All video games are not created equal. In fact, I’d argue that there’s a valid place for some of them in the world of education.
We hosted our first Minecraft camp last weekend and it was a big hit with kids and parents, alike. The camp filled up in just 10 days, and the waiting list nearly matched the class size. We’re hoping to host another this fall. (Sign up here to be the first to get details!)
Debates about “screen time” are nothing new and lots of parents regard it as something to be given minimally. But is it really fair to lump Minecraft in with everything else?
It’s a video game, sure, but it’s also a building toy. Basically, Minecraft is this generation’s digital version of legos.
Kids don’t love it because they recognize that it’s educational…kids respond to Minecraft because it’s a creative, collaborative environment where they’re in control of their own projects.
When we use Minecraft as an educational tool, we aren’t simply turning the kids loose to play, and the goal isn’t for them to get better at “playing Minecraft”. When kids come to Minecraft camp, they’re given challenges that develop different abilities, which are tied to coding, digital literacy, spatial reasoning and STEM skills.
Challenges can also link to specific curricular standards and objectives. In the case of the treehouse challenge we used at camp, students used concepts from geometry like area and perimeter.
In order to set their students up for success in the 21st century, teachers often look to the 4 C’S:
- Critical Thinking
Minecraft has some unique advantages for integrating each one.
Minecraft requires a good deal of debugging. When what you’ve built isn’t working the way you want it to, you have to carefully go over it to figure out what’s wrong. Problem solving is one of Minecraft’s most powerful tools for learning.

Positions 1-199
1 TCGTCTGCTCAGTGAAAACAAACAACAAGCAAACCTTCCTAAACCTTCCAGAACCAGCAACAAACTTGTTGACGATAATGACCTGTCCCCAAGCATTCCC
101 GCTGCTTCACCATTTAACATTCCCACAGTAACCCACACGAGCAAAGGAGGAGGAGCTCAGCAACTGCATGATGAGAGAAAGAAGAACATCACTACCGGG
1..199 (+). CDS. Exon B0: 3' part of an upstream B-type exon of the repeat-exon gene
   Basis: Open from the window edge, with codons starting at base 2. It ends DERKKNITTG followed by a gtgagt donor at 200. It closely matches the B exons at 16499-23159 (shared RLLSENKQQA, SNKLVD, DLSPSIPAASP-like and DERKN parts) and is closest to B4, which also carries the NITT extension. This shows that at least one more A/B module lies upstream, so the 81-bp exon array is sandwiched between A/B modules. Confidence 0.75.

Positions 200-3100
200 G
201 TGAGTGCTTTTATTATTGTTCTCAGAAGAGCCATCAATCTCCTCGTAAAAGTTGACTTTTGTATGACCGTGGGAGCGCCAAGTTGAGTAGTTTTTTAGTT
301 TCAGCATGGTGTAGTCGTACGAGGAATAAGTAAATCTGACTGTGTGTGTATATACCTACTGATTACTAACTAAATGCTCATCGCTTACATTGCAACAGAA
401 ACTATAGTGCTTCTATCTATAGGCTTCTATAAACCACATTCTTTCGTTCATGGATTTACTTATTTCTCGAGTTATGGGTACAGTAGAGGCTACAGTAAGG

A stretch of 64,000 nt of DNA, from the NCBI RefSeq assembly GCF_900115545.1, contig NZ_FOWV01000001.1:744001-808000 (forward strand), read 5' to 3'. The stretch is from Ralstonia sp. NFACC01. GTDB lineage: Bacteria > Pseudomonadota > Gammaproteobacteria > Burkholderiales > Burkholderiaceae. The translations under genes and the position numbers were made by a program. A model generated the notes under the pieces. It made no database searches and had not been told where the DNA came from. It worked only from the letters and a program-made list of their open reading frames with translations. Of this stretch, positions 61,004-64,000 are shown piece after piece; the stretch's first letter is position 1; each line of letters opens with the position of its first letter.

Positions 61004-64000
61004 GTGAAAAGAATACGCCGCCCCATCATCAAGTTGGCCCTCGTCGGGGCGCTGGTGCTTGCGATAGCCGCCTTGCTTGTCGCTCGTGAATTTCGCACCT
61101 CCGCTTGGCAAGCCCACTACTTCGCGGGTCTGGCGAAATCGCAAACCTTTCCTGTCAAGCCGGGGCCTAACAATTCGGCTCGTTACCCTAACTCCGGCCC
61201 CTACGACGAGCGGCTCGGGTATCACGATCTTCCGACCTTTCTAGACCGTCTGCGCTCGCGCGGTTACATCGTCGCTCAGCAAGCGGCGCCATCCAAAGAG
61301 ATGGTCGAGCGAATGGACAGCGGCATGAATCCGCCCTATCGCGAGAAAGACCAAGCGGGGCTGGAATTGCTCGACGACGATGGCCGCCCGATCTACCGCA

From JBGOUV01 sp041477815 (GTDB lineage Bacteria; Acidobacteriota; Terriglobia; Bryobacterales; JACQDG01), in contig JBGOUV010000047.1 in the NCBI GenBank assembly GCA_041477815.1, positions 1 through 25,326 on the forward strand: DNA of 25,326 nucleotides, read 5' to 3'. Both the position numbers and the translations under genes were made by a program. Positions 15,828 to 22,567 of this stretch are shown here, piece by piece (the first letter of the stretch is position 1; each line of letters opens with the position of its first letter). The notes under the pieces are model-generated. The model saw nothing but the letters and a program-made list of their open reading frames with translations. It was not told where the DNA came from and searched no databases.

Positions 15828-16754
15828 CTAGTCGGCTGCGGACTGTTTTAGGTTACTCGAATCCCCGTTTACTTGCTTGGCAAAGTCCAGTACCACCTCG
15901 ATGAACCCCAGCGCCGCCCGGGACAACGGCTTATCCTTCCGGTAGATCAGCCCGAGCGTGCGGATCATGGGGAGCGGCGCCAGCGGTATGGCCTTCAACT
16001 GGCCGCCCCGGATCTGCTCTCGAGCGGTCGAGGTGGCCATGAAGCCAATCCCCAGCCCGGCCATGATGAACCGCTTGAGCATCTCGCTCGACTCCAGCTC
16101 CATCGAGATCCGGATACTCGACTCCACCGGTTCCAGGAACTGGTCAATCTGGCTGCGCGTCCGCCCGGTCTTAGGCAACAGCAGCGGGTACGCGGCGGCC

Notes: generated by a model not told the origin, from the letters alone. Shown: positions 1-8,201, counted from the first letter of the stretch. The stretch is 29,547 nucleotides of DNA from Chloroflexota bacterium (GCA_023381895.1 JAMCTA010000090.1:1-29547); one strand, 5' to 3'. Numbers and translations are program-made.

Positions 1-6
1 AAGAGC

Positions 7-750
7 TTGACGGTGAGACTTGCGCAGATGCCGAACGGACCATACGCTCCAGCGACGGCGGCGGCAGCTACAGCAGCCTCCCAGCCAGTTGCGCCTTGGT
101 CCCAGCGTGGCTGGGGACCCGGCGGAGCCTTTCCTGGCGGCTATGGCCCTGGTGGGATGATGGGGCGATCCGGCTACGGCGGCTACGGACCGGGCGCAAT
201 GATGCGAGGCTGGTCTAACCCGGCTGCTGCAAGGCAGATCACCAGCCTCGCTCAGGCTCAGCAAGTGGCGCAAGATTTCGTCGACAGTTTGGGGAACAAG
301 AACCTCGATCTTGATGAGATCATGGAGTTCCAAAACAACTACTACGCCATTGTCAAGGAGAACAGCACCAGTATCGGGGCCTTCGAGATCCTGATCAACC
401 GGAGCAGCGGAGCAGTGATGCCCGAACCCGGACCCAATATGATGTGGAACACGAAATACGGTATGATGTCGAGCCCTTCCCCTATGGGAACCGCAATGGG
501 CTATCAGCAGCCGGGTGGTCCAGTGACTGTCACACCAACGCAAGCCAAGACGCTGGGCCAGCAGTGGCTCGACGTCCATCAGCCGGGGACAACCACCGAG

It’s an idea that computer programers know and wrestle with every day, which is that programs are rarely flawless at first. The work isn’t so much in writing code but in debugging it, figuring out what you did wrong and coming up with a fix. The game encourages kids to regard logic and if-then statements as fun things to mess around with.
When working through Minecraft challenges, students are given specific instructions for how to complete the task ahead. They have to listen effectively before they can even get started.
When students explore either other’s creations, they’re giving instructions and taking feedback.
During “Show and Share” time, students practice expressing their thoughts clearly and articulating their ideas during oral presentations.
Collaboration is essential because it’s largely how work is accomplished once children move on to adulthood.
Our campers worked on two different challenges, and both were completed in teams of two or three. They had to learn to build something with a team. In the case of the escape room challenge, teams had to figure out how to connect each of their individual builds to create a cohesive game.
Creativity and innovation are drivers in today’s society and Minecraft is a source of endless possibilities.
Before beginning challenges, students are tasked with brainstorming and idea creation to create and refine their build plans.
In creative mode, the goal is to build structures in an open 3D environment. The open-ended nature of the game gives students the opportunity to be inventive and really feel a sense of control over their environment.
We owe it to 21st century students to respond to a constantly changing world and provide them with the necessary skills to prepare them for success.
One of the benefits of using technology in education is how much more engaged students are as a result. If kids enjoy what they’re doing and have fun while they learn…everybody wins!